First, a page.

Farewell to the Corner Office

The next generation of workpace design

Back Article Apr 1, 2014 By Bill Sessa

Walk into any coffee shop and it’s obvious that the place we call “the office” has changed. Many of the people sitting at tables are likely mixing laptops with lattes as they browse email and write reports. Some may be pitching a sale over coffee.

In the changing world of work, the corner office with a desk the size of an aircraft carrier is no longer the hallmark of success it once was. Instead, more companies are looking to reduce their amount of wasted space, squeezing more people into fewer square feet.

It’s a shift in office design that is strongest in large markets where real estate costs can easily double those in Sacramento, and it’s more prevalent in Fortune 500 companies and certain industries. But it is a trend that is beginning to catch on in some segments of the Capital Region’s commercial real estate market.

The downsizing of individual work spaces isn’t expected to hamper the commercial leasing market in Sacramento. A recent up-tick in the economy saw an additional 1.8 million square feet of office space filled in 2013. Most experts are optimistic that growth will continue in 2014 as the economy continues to stabilize.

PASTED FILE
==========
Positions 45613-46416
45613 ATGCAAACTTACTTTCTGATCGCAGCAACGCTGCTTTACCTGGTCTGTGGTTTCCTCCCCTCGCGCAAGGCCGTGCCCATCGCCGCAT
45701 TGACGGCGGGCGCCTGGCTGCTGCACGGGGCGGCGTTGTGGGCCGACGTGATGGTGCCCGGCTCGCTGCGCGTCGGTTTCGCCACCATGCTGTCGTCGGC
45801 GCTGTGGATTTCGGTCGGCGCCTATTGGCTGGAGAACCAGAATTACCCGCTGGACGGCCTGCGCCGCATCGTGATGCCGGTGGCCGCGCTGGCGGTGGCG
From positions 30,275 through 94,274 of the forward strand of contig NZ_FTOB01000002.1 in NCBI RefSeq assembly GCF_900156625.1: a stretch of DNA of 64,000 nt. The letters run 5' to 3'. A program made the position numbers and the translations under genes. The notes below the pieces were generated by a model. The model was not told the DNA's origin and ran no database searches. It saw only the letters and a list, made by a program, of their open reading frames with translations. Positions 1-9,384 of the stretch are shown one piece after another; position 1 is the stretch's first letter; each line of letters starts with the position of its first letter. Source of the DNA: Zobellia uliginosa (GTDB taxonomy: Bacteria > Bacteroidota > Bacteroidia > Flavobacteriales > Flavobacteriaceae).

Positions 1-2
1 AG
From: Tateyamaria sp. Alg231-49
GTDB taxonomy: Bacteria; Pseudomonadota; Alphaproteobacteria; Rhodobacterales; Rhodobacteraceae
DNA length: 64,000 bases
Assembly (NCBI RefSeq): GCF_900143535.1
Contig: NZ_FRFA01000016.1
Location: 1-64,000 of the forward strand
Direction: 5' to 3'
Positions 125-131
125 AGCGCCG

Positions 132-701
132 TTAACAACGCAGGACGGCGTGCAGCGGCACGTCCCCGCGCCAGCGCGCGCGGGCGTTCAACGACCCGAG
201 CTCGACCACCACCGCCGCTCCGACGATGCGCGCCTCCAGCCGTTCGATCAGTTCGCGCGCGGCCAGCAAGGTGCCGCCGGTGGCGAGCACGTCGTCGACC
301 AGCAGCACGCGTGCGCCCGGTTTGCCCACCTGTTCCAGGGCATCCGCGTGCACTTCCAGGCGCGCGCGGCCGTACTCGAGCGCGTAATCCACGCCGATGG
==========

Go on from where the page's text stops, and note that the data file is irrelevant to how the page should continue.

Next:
But employees can expect less hip room in many offices as companies look to design smarter — though not necessarily smaller — footprints and leave room for future growth.

“My consultations often start by talking to someone who has walked through their office and wondered where everybody is,” says Antonia Cardone, senior vice president of corporate strategy at the global real estate firm DTZ. According to Cardone, hundreds of time-and-motion studies have concluded that the average worker is away from his or her desk up to 65 percent of the day. Since real estate is one of the top two line items in any budget, “anyone writing a big check for rent, electricity and heat or cleaning services may begin to ask why,” she says.